But even if we thought the statute was ambiguous enough to warrant consulting such abstract, judicially intuited purposes, and even if the abstract purpose urged upon us were sufficiently definite to provide clear guidance, we would reject Wachovia's historical argument for at least three reasons.
First, the Supreme Court's characterizations in Petri and Cooper rested on the actual text of the 1882 Act. The 1882 Act was couched in terms of jurisdictional parity between national banks and state banks. See supra. But that text was repealed and replaced in 1887. The 1887 Act described national banks' citizenship in the terms “located” and “established,” while including a clarifying clause about jurisdictional parity between national banks and individual citizens. See supra. But, in 1948, this parity language was also repealed and replaced with section 1348. Section 1348, in contrast to both the 1882 and the 1887 Acts, however, includes no reference to state banks, to corporations, or to individual citizens whatsoever. Wachovia, thus, would have us conclude that Congress, by progressively eliminating parity language from the jurisdictional statute in two subsequent amendments, was thereby ratifying an abstract parity principle that was directly expressed only in the 1882 Act, fifty years prior to enactment of the statute we interpret. This strikes us as a patently unreasonable interpretation.
Second, even if the 1882 and 1887 Acts could be read to establish a parity principle, and even if we believed that Congress adopted this parity principle in section 1348, it seems clear that any principle formulated in the 1880s would be inapplicable or, at best, neutral as to the issue before us, because interstate branch offices did not exist until 1933. Plainly, the parity guaranteed in the 1887 Act, namely parity between national banks and individual citizens, was neutral on the issue of branch offices, because individual citizens do not have anything analogous to branch offices. And the Congress that required parity with state banks in 1882 (which parity was repealed in 1887) was not confronted with the possibility that national banks would be conducting business in multiple states. The Supreme Court in Bougas made a similar observation on the 1864 predecessor to the former venue statute:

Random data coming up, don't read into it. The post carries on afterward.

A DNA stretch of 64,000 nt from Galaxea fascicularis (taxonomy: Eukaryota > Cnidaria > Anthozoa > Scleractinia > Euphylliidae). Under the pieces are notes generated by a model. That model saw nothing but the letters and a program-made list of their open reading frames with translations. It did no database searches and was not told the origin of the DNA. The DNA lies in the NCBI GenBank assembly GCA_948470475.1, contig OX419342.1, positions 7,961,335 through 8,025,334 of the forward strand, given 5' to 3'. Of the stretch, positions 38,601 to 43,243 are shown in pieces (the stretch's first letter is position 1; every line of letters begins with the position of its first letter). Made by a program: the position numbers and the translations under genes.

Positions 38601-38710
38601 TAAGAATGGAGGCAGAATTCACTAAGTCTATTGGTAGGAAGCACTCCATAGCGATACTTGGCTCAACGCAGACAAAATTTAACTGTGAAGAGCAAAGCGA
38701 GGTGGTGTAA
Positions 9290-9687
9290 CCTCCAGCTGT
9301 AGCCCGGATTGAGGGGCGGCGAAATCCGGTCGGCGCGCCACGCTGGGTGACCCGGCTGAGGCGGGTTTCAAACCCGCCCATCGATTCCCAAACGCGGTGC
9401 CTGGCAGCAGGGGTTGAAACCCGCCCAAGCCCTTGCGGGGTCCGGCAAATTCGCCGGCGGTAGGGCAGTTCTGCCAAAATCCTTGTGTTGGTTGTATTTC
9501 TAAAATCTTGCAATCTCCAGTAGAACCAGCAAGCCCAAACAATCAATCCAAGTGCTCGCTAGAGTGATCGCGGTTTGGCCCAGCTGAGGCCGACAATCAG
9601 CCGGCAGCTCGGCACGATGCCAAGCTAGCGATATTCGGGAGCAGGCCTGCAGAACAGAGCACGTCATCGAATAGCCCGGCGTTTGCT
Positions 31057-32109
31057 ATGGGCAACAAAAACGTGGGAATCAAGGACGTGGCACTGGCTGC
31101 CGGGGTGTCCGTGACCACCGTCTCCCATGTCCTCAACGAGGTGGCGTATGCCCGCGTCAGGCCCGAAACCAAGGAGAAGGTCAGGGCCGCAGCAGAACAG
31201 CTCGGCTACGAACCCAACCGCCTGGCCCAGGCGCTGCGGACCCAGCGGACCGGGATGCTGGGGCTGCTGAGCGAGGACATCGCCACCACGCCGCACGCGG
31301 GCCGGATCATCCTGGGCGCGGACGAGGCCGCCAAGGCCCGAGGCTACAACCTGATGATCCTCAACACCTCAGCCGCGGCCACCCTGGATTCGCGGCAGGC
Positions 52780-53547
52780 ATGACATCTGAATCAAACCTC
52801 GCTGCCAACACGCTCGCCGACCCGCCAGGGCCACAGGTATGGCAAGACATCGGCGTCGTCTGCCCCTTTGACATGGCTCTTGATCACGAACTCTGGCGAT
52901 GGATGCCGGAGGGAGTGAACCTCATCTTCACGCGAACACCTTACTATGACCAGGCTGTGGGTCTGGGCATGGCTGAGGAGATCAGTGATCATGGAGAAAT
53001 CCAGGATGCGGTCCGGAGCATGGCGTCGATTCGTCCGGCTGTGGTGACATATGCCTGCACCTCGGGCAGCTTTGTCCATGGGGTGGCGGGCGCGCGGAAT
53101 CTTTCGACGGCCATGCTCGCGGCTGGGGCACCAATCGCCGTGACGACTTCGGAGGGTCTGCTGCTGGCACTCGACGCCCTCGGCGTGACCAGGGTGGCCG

It suffices to stress that Congress did not contemplate today's national banking system, replete with branches, when it formulated the 1864 Act; that there are no sure indicators of 1864 congressional intent with respect to a banking system that did not then exist; and that prior to 1927, and indeed, prior to 1933, Congress had no occasion whatsoever to be concerned with state-court venue other than at the place designated in the bank's charter.
Bougas, 434 U.S. at 43, 98 S.Ct. 88. Even if Wachovia were correct in arguing that “Congress impliedly consented to the Supreme Court's ‘settled meaning’ of the statute [in 1948],” Appellant's Supp. Br. at 3, it still could not be correct in arguing that such a “settled meaning” (derived from Supreme Court cases decided in 1887 and 1892) had anything to say about the yet-unforeseen issue of branch banking.